Too Feminine to Protect a Country?: The Gendered Experiences of Soldiers in the Taiwan Military 娘子軍衛國?─臺灣軍人的性別經驗

Key information

2:00 PM to 3:30 PM
Brunei Gallery
Event type
Summer school

About this event

Sarah Liu

As part of the 2022 SOAS Centre of Taiwan Studies Summer School, we kindly ask that you register to attend.

*Please be aware that this session follows British Summer Time (BST) .

Also available via Microsoft Teams


Progress has been made for women in the military; however, few studies examine the impact of women’s military leadership. This talk uses in-depth interviews with soldiers to study the influence of women’s representation and participation in the Taiwanese military. The preliminary findings show that gender stereotypes exist in the military; however, often these gender stereotypes are held by women soldiers. The preliminary findings also illustrate the (mis)conception of the princess culture in the military. The study contributes to an emerging scholarship on gender and politics and offers broader implications by providing nuanced theoretical insights by (1) addressing current gaps in literature on women’s military representation (2) by offering new empirical analyses of an important area, e.g. East Asia, that has been previously neglected in the studies of representative democracy; (3) by benefitting policy communities given the recent rise of women holding executive seats.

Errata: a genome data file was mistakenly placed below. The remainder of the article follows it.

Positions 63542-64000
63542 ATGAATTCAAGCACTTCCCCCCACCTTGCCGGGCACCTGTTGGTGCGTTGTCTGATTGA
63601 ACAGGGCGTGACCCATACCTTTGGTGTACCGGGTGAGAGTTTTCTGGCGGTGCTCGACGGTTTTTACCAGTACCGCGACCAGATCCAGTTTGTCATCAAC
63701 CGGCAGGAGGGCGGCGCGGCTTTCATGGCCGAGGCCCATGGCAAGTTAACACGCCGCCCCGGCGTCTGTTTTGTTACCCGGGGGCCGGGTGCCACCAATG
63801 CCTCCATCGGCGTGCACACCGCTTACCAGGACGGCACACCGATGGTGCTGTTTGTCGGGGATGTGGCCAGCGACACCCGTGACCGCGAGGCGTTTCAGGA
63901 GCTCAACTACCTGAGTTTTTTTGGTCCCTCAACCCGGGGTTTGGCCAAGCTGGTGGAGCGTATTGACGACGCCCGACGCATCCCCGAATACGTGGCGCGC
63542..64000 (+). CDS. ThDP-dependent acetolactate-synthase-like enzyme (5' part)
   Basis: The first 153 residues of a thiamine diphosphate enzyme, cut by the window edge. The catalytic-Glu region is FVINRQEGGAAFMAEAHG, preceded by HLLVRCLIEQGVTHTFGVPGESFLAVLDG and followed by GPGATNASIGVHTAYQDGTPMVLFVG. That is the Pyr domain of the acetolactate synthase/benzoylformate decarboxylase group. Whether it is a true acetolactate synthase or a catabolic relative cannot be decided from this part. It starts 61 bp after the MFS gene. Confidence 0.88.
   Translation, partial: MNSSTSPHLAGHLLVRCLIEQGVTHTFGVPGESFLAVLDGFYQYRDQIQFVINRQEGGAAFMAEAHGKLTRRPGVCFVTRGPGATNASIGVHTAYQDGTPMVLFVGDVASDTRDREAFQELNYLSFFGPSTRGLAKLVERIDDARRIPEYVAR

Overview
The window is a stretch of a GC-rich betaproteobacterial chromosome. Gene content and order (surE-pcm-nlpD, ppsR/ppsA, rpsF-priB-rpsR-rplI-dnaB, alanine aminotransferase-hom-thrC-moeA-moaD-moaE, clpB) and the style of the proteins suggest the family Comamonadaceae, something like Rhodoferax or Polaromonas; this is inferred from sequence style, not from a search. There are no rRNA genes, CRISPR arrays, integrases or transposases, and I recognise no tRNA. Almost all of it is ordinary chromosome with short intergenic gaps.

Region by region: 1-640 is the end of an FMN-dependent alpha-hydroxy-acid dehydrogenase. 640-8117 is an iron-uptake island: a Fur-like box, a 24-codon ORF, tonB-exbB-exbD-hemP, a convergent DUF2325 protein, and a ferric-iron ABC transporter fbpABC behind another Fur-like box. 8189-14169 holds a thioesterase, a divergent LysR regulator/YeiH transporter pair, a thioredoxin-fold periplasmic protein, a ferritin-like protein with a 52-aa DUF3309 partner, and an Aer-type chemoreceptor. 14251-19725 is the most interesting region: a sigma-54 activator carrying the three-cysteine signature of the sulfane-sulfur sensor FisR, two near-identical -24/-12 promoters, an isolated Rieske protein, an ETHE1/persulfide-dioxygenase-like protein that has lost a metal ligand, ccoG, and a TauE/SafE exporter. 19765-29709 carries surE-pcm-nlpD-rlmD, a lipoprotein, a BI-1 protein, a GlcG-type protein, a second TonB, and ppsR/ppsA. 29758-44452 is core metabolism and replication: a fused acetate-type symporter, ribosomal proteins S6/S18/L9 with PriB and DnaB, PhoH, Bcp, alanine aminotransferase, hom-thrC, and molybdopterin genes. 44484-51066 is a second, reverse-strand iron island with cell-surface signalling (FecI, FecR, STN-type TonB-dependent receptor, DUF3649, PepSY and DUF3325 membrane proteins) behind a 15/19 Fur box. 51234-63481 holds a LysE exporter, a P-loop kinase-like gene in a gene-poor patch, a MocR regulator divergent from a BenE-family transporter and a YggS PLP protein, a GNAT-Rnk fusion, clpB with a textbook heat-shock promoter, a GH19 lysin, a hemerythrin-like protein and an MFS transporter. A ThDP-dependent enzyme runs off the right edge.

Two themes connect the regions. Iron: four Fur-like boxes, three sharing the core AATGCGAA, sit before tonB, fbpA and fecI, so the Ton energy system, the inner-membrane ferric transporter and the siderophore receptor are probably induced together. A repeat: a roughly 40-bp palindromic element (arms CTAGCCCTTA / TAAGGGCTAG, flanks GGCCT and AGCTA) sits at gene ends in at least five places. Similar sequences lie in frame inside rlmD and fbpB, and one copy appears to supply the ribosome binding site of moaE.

Speaker's Bio

Dr. Sarah Liu is Lecturer in Gender and Politics at the University of Edinburgh. Her research broadly focuses on the cross-national comparison of how contexts – women’s political representation, women’s movements, immigration, and COVID-19 – shape the gender gaps in political opinion and behavior. Her works are cross-regional with a focus on East Asia. Her research has been published widely in political science and gender studies journals and has appeared in the Washington Post Monkey Cage, the Conversation UK, BBC World, France 24, etc. She is the Associate Editor for Representation: A Journal of Representative Democracy and Coordinating Editor for Groups, Politics & Identities.

Organiser: Centre of Taiwan Studies

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